Two weeks after Gov. Scott Walker pledged to cut in-state tuition for all University of Wisconsin System undergraduates, some lawmakers, experts and university leaders wonder if a more targeted approach might be more beneficial.

Walker hasn’t yet released details of his plan — which seems to be the first tuition cut in the system’s history — but is expected to do so next month when he releases his full state budget proposal. The proposition comes after four years of in-state tuition freezes and $250 million in cuts to the UW System over the past two years.

Assembly Speaker Robin Vos, R-Rochester, said at a WisPolitics.com event that an across the board tuition cut isn’t necessarily his goal, though he’s open to Walker’s idea.

“If we have extra money, while I’m open to the governor’s idea and want to see the exact language, I would rather put the money in financial aid to help students who are going to leave with a lot of debt because they start with no money,” Vos said.

Walker has promised he’ll backfill any revenues the UW System would lose by charging lower tuition. According to the Legislative Fiscal Bureau, a 1 percent cut in tuition would cost between $7 million and $8 million and save students at UW around $100 a year.

Walker announced his proposal to cut tuition at his State of the State address this month, saying he has made real progress on college affordability while his Democratic predecessor oversaw major tuition hikes.

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“We are making college more affordable, and at the same time, the University of Wisconsin-Madison is thriving,” Walker said.

Vos and other key Republicans haven’t fully embraced the idea, saying they look forward to hearing more details from him.

Greta Zimmermann/The Badger Herald

But Mike Mikalsen, a spokesperson for state Sen. Steve Nass, R-Whitewater, said an across the board cut, like Walker is proposing, helps students whose families make too much money to qualify for financial aid but still struggle to pay for college. These students usually get left out of the conversation about college affordability.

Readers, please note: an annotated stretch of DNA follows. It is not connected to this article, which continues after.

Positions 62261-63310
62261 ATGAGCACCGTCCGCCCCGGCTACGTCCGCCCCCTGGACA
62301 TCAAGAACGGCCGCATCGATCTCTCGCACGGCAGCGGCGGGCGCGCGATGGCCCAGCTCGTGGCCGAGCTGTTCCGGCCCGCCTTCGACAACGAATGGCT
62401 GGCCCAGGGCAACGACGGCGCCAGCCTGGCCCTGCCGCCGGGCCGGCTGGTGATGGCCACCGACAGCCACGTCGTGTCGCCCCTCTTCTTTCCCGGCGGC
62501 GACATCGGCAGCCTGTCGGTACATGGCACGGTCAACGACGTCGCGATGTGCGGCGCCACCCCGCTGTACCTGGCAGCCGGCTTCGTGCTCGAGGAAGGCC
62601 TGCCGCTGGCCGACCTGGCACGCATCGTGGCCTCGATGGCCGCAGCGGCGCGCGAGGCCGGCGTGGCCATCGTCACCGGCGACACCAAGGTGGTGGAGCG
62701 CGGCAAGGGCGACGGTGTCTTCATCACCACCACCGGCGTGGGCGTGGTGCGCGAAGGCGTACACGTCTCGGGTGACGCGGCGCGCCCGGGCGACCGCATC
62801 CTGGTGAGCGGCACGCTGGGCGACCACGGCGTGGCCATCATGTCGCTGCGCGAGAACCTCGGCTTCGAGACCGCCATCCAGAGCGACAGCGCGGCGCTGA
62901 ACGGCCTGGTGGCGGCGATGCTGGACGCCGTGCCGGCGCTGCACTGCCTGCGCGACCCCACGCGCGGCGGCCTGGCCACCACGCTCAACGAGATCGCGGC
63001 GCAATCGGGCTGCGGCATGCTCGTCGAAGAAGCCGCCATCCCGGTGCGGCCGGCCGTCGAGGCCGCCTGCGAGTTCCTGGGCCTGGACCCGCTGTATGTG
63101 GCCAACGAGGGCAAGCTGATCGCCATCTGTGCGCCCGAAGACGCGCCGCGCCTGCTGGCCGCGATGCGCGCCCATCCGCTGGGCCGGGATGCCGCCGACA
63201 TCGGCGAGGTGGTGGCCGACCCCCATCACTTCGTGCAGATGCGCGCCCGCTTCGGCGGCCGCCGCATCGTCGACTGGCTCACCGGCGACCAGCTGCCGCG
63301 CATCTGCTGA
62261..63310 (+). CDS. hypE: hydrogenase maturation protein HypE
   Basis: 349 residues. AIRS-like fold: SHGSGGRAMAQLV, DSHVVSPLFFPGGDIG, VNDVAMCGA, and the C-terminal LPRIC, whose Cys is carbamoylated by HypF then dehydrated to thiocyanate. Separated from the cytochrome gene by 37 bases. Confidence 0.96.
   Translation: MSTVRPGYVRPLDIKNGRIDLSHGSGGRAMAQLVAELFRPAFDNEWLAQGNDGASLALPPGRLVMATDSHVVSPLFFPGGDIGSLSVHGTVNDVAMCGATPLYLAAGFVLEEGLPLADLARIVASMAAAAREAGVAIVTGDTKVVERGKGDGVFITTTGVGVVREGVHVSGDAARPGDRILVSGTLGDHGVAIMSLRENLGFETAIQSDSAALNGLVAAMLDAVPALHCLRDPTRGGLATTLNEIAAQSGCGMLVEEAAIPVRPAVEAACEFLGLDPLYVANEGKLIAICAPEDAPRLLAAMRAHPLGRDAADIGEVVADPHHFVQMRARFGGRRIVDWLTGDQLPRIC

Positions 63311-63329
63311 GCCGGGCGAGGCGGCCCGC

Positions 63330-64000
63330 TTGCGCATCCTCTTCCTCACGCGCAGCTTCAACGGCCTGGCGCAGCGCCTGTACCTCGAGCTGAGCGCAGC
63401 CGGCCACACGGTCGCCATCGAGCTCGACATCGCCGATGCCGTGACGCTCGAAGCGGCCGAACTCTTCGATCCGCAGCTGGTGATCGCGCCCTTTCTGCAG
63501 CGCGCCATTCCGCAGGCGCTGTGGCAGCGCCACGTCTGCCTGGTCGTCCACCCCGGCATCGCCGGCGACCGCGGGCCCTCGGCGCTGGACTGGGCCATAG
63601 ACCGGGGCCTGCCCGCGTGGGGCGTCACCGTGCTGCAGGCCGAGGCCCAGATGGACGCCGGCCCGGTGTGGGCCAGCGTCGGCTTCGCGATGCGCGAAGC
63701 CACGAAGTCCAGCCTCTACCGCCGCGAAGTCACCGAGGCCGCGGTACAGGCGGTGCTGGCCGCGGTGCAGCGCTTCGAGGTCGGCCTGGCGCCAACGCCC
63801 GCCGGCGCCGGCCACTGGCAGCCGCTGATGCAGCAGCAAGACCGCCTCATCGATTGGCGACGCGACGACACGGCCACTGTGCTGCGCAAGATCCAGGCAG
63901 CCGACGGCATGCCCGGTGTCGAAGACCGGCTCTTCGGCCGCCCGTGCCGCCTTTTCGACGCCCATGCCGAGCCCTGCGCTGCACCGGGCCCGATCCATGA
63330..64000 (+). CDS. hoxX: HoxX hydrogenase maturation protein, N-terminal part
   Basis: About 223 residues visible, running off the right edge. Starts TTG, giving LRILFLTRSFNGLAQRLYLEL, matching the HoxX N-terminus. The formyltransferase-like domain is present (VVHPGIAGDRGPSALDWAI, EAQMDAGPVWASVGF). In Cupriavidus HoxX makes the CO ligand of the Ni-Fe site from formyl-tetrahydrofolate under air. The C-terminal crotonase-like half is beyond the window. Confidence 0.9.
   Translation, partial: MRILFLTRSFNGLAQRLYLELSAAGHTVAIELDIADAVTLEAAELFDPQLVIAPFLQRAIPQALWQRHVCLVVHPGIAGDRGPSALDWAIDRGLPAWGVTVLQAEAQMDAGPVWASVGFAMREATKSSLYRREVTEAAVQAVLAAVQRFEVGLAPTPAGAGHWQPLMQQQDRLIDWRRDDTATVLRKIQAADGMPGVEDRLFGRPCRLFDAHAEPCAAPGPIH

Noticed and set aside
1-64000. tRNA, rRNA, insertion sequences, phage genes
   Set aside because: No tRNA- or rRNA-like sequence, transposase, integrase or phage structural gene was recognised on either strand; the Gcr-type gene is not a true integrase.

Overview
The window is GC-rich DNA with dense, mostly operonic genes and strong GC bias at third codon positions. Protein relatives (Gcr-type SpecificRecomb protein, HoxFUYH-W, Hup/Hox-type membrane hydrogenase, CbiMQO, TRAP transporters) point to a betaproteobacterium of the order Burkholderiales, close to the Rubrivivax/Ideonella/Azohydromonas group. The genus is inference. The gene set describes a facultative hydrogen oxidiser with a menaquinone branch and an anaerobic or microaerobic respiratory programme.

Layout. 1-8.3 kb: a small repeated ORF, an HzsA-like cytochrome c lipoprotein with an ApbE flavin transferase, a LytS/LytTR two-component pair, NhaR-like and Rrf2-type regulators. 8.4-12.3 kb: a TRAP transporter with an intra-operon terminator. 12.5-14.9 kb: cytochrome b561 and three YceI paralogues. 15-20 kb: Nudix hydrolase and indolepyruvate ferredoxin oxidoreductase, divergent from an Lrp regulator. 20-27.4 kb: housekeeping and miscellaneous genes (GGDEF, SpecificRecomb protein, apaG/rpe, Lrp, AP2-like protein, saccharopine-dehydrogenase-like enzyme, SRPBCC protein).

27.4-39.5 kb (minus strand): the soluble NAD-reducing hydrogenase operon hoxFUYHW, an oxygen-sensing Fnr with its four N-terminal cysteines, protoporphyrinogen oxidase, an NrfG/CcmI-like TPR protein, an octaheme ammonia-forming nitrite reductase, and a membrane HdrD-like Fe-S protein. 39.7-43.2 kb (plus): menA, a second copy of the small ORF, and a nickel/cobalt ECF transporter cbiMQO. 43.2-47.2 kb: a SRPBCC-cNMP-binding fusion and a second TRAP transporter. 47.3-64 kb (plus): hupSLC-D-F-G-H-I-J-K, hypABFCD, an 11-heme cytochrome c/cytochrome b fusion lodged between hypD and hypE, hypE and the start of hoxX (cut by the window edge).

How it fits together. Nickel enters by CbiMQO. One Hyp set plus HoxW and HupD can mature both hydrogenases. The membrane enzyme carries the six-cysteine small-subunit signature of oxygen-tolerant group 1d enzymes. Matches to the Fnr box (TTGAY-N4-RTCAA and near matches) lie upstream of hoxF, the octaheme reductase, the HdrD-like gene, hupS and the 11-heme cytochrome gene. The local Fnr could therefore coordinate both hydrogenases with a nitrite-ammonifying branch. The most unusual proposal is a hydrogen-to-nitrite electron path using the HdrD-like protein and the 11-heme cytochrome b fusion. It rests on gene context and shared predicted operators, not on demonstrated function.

“It’s ridiculous to say we should cover 100 percent of the cost to attend for a lot of people at the lower end when we’re still missing this huge group in the middle,” Mikalsen said.

Skepticism of cut effectiveness

Democrats have been significantly more skeptical, with Assembly Minority Leader Peter Barca, D-Kenosha, telling reporters after the address that Walker refused to give more money to the UW System while it faced flat revenues from the tuition freeze.

“The problem has been that he’s never funded the freeze, so I can’t imagine that he’d fund a decreased tuition,” Barca said.

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UW System officials were also cautious in their support. UW Chancellor Rebecca Blank said in a statement she fully supports a decrease in tuition, as long as the state makes up for the lost revenue.

“We are making college more affordable, and at the same time, the University of Wisconsin-Madison is thriving.”Gov. Scott Walker“It is our hope that the governor and Legislature will not only fully fund the proposed tuition reduction but also provide additional investment in the UW System in line with the modest request made by the Board of Regents, which is critical if we are to continue providing an outstanding education experience to our students,” Blank said.

The tuition cut is part of a broader UW System funding debate. The system, for example, is asking state lawmakers for $42.5 million more in state funds in the next budget, saying it’s “time to reinvest” in the state’s universities.

The UW System is also requesting about $78 million over the next biennium to increase pay for its staff.

Walker has said he wants to increase funding for the UW System, but he’d like to see those funds tied to performance measures. In doing so, Walker would follow the lead of 32 other states that use some sort of performance-based funding for their universities. He hasn’t yet detailed what criteria he’d like to use.